Ghost Pipes

in Petalslast month

This is my first post in this community. So hi Petals community!

I wanted to make a post about one of my favorite plants to start here. They are a strange plant in that they lack chlorophyll and are a ghostly white. Not a hint of green in them. They really live up to their name; they are called 'Ghost Pipes' (Monotropa uniflora)!

These plants are found throughout North America except for the Rocky Mountains. They pop up in little clusters of plants, each with one stem and flower. You can see a few popping up out of this pine forest below. Note the other stems about to spring up.

They are short and grow 4-8 inches tall.

Since they lack chlorophyll to produce food and energy, the plant is actually parasitic on the mycelium of Russula and Lactarius mushrooms. This means that they are 'mycotrophic.' Since the mushrooms are mostly generalists and they do not require specific host trees, so you can find Ghost Pipes in many mature, shady forests throughout the continent. Some days while hiking on trails here in New England they are every 10 feet!
Below are some pics of a typical Russula.


They grow from the middle of summer to early fall. I believe they are in the Heath Family Ericaceae but that might be outdated information. Taxonomists always have a lot of work on their hands... Ghost Pipes do sometimes come with faint colors: blackish flecks, or a general pinkish hue all over the plant. I was able to find a pink variant one day.

Here you can also see the five-part flower that each plant has. Bumblebees are the primary pollinator of the plant.


They remind me of alien tentacle head or something, with one big eye...I've had an entomology grad student ask to help him collect samples of Ghost Pipe to help him research the insect-plant relationship between the pipes and thrips, some flower-feeding insects. It is not well known at the time. But I don't have permits to collect these in the places I find them.


Here you can see some of that black flecking that some of the plants get. Their leaves don't fan out, they look more like scales. This plant is also sometimes called the Ghost Plant or Indian Pipes.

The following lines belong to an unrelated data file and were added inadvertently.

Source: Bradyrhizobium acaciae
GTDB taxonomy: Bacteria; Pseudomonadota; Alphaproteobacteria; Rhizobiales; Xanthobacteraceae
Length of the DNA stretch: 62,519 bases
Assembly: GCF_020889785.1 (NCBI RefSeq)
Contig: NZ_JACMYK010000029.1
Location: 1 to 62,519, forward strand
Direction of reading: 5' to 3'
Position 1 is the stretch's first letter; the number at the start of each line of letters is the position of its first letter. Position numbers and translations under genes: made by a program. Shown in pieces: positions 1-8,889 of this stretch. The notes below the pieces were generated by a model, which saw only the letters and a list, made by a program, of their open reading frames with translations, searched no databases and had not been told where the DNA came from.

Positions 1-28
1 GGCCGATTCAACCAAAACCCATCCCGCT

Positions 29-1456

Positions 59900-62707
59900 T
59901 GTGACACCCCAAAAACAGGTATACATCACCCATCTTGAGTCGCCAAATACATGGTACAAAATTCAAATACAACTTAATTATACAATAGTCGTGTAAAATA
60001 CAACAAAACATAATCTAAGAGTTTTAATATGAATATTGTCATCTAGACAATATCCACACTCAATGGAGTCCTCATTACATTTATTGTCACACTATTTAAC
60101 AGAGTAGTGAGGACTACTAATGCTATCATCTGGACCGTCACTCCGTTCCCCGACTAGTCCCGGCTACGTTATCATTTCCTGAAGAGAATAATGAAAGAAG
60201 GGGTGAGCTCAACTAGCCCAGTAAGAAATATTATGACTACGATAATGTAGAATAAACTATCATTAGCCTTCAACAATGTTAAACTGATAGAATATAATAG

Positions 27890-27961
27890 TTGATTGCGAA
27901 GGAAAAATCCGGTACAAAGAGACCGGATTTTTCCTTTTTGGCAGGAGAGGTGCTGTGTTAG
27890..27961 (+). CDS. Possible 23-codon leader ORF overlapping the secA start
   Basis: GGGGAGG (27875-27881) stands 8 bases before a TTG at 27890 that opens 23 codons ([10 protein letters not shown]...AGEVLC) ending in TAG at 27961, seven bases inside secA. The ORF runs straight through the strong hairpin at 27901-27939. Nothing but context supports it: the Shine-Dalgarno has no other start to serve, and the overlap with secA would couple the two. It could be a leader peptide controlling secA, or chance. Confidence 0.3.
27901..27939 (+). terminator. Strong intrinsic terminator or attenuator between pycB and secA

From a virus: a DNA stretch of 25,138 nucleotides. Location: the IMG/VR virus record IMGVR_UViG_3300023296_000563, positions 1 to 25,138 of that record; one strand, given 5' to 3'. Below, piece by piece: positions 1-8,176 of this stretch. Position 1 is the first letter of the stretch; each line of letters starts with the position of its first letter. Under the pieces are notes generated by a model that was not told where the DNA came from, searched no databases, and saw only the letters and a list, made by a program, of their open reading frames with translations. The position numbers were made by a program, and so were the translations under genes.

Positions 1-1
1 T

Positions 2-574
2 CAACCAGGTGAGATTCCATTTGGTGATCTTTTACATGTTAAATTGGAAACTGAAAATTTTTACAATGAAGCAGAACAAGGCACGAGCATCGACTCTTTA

These had a little more color in them, but the heads of those plants are so white when you are in the dark woods. Interestingly, the plant has a history of use as an anti-anxiety herbal medicine. Maybe a bright beacon through a dark, scary time?

Some fresh Ghost Pipes bursting through the humus of the forest. Apparently Emily Dickinson, called the Indian pipe “the preferred flower of life” and place an image of them on her first volume of poems. Who knew?
What I do know is that whenever I see Ghost Pipes I am in for a good hike and a lovely day.

Thanks for looking!

Here you can see Emily's Ghost Pipe illustration:

All photos are my own.


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It's so pretty! Almost unreal looking with all the pink shades and not a bit of green.

Welcome to the community of petals, thank you for sharing.

We appreciate your hard work and dedication, your post has been manually curated on behalf of the community PETALS it will be added to the weekly curation report. Thanks and keep up the good work !!

Yes, they are interesting. They must have developed another way to synthesize their nutrients without the need for chlorophyll